the principal agent used in separating the ore from the
       sand and gravel.
    {Stream works} (Cornish Mining), a place where an alluvial
       deposit of tin ore is worked. --Ure.
    {To float with the stream}, figuratively, to drift with the
       current of opinion, custom, etc., so as not to oppose or
       check it.
    Syn: Current; flow; rush; tide; course.
    Usage: {Stream}, {Current}. These words are often properly
           interchangeable; but stream is the broader word,
           denoting a prevailing onward course. The stream of the
           Mississippi rolls steadily on to the Gulf of Mexico,
           but there are reflex currents in it which run for a
           while in a contrary direction.
  2. \Stream\, v. i. [imp. & p. p. {Streamed}; p. pr. & vb. n.
    1. To issue or flow in a stream; to flow freely or in a
       current, as a fluid or whatever is likened to fluids; as,
       tears streamed from her eyes.
             Beneath those banks where rivers stream. --Milton.
    2. To pour out, or emit, a stream or streams.
             A thousand suns will stream on thee.  --Tennyson.
    3. To issue in a stream of light; to radiate.
    4. To extend; to stretch out with a wavy motion; to float in
       the wind; as, a flag streams in the wind.
  3. \Stream\, v. t.
    To send forth in a current or stream; to cause to flow; to
    pour; as, his eyes streamed tears.
          It may so please that she at length will stream Some
          dew of grace into my withered heart.     --Spenser.
    2. To mark with colors or embroidery in long tracts.
             The herald's mantle is streamed with gold. --Bacon.
    3. To unfurl. --Shak.
    {To stream the buoy}. (Naut.) See under {Buoy}.
Computing Dictionary
  1. ["STREAM: A Scheme Language for Formally Describing Digital Circuits", C.D. Kloos in PARLE: Parallel Architectures and Languages Europe, LNCS 259, Springer 1987].

  2. 1. An abstraction referring to any flow of data from a source (or sender, producer) to a single sink (or receiver, consumer). A stream usually flows through a channel of some kind, as opposed to packets which may be addressed and routed independently, possibly to multiple recipients. Streams usually require some mechanism for establishing a channel or a "connection" between the sender and receiver.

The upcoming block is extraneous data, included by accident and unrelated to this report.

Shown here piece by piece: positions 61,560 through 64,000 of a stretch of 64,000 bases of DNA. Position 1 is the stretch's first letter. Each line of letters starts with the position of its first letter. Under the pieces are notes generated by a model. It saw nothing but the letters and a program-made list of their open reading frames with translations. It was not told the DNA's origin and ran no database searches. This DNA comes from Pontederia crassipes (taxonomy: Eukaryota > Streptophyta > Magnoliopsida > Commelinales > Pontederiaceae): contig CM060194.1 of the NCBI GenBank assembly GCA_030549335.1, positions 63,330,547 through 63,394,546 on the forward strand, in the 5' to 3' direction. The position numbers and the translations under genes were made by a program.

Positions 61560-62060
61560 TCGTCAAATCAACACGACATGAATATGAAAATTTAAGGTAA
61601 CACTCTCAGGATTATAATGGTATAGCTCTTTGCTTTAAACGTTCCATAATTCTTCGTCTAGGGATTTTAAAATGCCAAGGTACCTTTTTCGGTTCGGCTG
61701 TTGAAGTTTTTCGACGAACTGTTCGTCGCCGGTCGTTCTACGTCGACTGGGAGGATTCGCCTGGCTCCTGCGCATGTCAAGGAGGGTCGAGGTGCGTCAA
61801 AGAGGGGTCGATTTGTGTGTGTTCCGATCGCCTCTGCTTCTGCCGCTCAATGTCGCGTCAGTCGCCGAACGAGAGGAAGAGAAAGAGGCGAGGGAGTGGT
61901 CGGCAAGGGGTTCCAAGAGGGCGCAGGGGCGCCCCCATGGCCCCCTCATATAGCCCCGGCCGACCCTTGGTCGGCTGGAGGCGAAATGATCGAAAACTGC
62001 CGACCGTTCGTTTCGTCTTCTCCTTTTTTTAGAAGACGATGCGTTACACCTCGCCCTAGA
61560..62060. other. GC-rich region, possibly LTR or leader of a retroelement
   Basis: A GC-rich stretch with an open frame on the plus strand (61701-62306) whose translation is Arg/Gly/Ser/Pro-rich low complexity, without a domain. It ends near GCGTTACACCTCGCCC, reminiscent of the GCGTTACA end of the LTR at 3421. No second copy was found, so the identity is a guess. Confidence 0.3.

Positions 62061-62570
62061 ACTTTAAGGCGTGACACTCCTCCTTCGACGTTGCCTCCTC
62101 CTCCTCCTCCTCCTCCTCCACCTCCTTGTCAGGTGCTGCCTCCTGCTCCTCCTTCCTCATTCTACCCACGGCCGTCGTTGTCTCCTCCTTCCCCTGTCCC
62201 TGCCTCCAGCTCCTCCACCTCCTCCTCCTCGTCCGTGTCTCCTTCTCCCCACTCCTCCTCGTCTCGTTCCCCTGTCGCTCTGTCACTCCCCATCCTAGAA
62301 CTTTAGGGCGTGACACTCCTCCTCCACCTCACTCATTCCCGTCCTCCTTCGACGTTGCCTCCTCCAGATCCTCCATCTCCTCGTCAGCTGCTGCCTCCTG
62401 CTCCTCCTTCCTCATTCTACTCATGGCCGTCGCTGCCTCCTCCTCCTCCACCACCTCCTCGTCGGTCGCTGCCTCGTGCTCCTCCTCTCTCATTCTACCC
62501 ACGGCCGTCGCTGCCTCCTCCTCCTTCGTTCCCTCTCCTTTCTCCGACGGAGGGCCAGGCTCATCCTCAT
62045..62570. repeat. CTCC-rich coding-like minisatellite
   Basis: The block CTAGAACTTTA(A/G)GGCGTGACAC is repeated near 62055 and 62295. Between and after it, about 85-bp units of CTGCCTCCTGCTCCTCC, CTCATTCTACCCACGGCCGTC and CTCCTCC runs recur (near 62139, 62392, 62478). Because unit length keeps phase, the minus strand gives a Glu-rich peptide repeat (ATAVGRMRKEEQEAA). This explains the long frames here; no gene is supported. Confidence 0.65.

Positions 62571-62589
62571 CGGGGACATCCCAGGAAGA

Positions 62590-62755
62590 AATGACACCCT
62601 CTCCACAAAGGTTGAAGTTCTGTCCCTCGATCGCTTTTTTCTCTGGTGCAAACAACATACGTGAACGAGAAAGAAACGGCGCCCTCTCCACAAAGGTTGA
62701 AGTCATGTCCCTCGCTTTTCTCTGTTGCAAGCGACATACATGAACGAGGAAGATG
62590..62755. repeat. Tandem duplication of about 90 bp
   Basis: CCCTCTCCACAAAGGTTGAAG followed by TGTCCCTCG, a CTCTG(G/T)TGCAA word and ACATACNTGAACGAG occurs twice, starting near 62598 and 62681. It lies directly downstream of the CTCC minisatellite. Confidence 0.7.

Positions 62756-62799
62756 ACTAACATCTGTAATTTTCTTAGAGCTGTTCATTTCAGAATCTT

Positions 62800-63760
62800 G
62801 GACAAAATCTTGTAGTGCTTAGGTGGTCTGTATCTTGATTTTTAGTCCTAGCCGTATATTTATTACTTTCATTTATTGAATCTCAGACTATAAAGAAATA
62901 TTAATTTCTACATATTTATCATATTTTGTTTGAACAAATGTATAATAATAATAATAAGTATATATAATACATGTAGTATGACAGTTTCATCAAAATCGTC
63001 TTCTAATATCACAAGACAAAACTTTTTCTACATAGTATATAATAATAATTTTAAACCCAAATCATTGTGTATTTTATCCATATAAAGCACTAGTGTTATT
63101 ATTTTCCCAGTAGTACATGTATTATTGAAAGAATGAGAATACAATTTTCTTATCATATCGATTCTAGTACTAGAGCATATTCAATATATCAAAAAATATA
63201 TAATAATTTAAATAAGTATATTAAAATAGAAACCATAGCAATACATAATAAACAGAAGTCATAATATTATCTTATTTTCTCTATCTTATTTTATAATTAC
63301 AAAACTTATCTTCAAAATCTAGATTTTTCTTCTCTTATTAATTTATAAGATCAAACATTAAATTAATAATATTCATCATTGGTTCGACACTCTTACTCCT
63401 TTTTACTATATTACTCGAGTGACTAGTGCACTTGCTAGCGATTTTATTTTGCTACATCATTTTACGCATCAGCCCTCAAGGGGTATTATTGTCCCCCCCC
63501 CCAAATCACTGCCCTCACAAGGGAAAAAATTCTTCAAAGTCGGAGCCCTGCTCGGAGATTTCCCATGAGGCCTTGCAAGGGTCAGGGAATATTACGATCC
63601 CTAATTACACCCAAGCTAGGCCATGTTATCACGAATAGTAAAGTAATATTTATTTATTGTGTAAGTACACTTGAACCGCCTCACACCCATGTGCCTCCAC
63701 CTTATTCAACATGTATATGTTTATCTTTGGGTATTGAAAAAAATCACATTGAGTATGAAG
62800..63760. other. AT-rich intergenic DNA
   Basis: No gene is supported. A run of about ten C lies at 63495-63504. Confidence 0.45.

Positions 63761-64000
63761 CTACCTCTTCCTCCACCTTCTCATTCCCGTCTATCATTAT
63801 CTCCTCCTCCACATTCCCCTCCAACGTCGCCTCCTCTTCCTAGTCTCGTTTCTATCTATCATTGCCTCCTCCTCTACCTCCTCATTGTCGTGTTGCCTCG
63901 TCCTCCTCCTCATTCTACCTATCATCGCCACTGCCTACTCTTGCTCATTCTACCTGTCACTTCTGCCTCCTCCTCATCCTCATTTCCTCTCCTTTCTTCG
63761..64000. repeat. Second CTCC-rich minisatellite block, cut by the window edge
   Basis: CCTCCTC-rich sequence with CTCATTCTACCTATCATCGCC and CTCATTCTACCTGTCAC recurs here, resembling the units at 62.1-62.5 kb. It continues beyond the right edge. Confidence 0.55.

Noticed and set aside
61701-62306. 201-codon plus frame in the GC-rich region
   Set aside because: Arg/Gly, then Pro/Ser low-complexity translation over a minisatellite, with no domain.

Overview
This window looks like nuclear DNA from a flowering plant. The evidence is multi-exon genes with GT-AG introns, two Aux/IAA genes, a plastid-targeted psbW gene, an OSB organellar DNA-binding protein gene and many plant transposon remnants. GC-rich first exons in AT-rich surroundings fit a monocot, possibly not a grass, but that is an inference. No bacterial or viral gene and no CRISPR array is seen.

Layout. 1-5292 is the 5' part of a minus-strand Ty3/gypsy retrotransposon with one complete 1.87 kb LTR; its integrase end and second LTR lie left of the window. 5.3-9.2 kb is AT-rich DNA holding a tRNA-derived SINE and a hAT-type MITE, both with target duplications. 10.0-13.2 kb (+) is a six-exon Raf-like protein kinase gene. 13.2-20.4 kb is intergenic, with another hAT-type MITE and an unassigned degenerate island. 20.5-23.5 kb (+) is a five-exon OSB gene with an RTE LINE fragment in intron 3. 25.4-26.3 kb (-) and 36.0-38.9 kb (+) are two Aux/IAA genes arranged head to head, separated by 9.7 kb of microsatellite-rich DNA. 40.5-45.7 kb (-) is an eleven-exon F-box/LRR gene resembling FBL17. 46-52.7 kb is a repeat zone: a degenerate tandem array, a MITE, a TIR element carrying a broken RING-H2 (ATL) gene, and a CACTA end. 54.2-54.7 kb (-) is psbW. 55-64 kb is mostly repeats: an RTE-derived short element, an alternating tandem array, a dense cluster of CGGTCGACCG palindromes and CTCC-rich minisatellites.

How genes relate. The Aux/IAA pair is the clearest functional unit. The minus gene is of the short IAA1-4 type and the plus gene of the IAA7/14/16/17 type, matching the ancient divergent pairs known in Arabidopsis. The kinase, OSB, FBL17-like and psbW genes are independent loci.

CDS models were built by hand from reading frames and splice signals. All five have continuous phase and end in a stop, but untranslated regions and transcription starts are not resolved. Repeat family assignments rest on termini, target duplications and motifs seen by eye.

2. In the c language's buffered input/ouput library functions, a stream is associated with a file or device which has been opened using fopen. Characters may be read from (written to) a stream without knowing their actual source (destination) and buffering is provided transparently by the library routines.

    3. Confusingly, sun have called their modular device driver mechanism "streams".

    4. In ibm's aix operating system, a stream is a full-duplex processing and data transfer path between a driver in kernel space and a process in user space.

    [IBM AIX 3.2 Communication Programming Concepts, SC23-2206-03].

    5. streaming.

    6. lazy list.

Dream Dictionary
 Definition: Seeing a stream in your dream means that you will come upon a flow of fresh and profound ideas. Seeing a frozen stream in your dream indicates that your emotions have grown cold and hardened. This may reflect your hurt feelings which you need to confront and deal with.
Biology Dictionary
  1. Swiftly flowing stream reach with little surface agitation and no major flow obstructions. Often appears as a flooded riffle. (Compare glide; riffle; rapids.)
  2. A stream is a body of water that flows at least periodically or intermittently through a bed or channel having banks and supports fish or other aquatic life. This includes watercourses having a surface or subsurface flow that supports or has supported riparian vegetation.